25 Apr 2012

Friday April 20, 2012 – Day 95

The Expedition is in its final days. We are camping now on the Suwannee River, ten miles north of the town of Fargo, Georgia. This is the fourth of six days on this water. It is an unplanned for treat at the end of a long journey.
Back in the first week of April we got a call from our friend, David Dorman, wildlife biologist for Osceola National Forest, called us to inform us that a wildfire had sprung up in the Pinhook Swamp. The Pinhook is a vast wetland that butts up against the Georgia/Florida state line. Our original route took us northeast through the Pinhook to Bethea State Forest, then across the state line into the Okefenokee Swamp. Hot, dry weather and steady winds fed the fire over the intervening days. The County Line fire (straddling the Baker/Columbia County line) spread and quickly east, growing to over 35,000 by the middle of last week. The Pinhook and Bethea became non-starters for getting us to Georgia.
Dorman visited us at our campsite on Ocean Pond, just within the national forest boundary. We studied maps and talked options late into the night. Dorman sported a three day old stubble, and his soot-covered clothes and weather broken fire boots were testaments to the long hours he’d been working since the fire popped up. We’d reached Ocean Pond by rejoining the Florida National Scenic Trail near Palestine Lake. We decided to adjust our route by continuing west on the Florida Trail until we reached the Suwannee, which we would paddle 47 miles to Stephen Foster State Park in Georgia.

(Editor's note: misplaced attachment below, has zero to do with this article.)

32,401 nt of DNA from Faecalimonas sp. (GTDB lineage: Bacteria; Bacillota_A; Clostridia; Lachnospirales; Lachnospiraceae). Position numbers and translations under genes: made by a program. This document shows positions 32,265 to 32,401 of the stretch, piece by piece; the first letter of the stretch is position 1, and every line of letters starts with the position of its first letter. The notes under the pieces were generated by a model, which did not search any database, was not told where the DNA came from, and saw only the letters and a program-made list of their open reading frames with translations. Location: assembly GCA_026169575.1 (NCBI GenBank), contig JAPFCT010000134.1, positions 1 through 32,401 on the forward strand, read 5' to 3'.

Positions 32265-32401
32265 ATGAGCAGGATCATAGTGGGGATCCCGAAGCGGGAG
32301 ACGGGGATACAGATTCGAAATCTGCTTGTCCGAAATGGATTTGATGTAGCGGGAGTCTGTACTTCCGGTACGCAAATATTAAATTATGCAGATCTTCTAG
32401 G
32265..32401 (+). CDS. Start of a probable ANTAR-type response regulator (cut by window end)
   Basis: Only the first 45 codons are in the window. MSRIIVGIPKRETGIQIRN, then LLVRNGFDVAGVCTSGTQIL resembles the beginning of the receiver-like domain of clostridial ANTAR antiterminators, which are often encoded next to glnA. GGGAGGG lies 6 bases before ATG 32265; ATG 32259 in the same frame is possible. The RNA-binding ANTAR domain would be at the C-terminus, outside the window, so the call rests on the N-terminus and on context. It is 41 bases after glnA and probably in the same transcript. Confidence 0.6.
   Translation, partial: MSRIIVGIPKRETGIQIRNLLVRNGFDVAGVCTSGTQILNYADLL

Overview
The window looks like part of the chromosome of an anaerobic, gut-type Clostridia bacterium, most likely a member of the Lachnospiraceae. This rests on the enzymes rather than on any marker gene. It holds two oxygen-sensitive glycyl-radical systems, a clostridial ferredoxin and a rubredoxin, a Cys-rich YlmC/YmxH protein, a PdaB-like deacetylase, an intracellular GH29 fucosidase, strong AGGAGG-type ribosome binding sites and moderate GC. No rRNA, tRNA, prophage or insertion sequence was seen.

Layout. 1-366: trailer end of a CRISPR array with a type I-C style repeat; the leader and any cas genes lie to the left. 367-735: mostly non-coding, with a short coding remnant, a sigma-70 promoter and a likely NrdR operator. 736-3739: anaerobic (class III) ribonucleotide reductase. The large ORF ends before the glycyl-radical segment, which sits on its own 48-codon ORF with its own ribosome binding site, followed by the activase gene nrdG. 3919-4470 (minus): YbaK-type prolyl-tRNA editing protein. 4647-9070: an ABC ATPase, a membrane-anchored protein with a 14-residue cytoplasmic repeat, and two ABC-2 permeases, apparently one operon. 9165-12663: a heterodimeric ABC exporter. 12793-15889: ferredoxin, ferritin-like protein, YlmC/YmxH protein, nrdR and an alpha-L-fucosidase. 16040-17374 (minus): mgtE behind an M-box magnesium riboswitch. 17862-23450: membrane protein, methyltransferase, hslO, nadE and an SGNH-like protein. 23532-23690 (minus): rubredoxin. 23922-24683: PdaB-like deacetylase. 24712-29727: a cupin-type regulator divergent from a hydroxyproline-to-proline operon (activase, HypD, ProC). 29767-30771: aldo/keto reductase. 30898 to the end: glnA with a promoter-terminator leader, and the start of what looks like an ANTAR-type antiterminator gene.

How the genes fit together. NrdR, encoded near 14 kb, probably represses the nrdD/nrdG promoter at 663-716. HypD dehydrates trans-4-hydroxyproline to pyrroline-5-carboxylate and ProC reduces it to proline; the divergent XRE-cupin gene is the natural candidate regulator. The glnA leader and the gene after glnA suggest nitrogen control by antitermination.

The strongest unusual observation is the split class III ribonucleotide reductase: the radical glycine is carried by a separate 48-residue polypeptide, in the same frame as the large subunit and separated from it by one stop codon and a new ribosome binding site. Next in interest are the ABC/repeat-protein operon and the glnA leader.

So here we are, 35 miles in. We began paddling at Turner Bridge boat ramp, six miles or so south of the state line. The stretch of river we are paddling is famous for massive Ogeechee tupelo (Nyssa ogeche) trees. The trees here are bizarre and beautiful at once. The tupelos and pond cypress seem to compete for which can place the most attention grabbing form along these sandy bluffs. The tupelo trunks twist and bulge and fold over themselves in bizarre, buddha-like shapes. Their roots spill out from the trunk and fall toward the inky blackwater in disorganized cascades. The cypress are anchored to the bank by massive, furrowed and bulbous bases, suddenly tapering to a small bole, usually less than 50′ tall. The cypress needles appear almost fluorescent green at this time of year. Pileated woodpeckers work along the stubby tops, and brown water snakes gather among the knees. The knees sometimes take odd shapes, arching horizontally 20 feet from the tree before twisting down to form a clutch, as if to claim the territory. Today Joe Davenport said, “This river is endlessly beautiful. I could devote a whole day to photographing each one of these trees.” It seems to get ever more alluring the further upstream we paddle.

The end is too near.